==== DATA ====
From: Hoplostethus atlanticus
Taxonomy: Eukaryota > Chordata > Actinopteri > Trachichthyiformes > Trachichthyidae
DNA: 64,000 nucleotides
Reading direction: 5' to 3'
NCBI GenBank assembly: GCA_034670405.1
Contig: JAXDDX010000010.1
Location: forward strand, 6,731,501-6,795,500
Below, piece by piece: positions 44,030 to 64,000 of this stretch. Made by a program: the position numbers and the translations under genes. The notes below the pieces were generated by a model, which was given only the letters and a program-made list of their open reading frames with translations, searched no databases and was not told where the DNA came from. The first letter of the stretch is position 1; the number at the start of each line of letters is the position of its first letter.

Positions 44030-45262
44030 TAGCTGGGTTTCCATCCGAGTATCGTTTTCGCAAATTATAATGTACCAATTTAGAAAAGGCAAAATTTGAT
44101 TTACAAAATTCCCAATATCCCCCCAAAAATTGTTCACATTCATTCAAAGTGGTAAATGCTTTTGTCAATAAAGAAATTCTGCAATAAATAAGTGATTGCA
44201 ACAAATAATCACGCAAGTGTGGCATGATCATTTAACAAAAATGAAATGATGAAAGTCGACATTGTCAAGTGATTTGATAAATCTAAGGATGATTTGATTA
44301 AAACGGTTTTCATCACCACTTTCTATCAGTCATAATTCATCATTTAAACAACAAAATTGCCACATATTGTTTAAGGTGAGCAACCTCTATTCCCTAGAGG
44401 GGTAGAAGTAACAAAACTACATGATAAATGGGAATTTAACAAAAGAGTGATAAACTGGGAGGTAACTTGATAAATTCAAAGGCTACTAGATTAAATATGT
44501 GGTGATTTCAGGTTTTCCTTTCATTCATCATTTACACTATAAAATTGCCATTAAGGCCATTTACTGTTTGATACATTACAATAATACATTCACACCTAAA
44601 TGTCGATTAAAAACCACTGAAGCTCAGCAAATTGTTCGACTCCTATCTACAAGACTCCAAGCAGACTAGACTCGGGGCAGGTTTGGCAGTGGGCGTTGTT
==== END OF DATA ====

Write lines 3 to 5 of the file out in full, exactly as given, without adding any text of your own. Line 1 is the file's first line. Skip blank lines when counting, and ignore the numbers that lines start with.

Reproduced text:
DNA: 64,000 nucleotides
Reading direction: 5' to 3'
NCBI GenBank assembly: GCA_034670405.1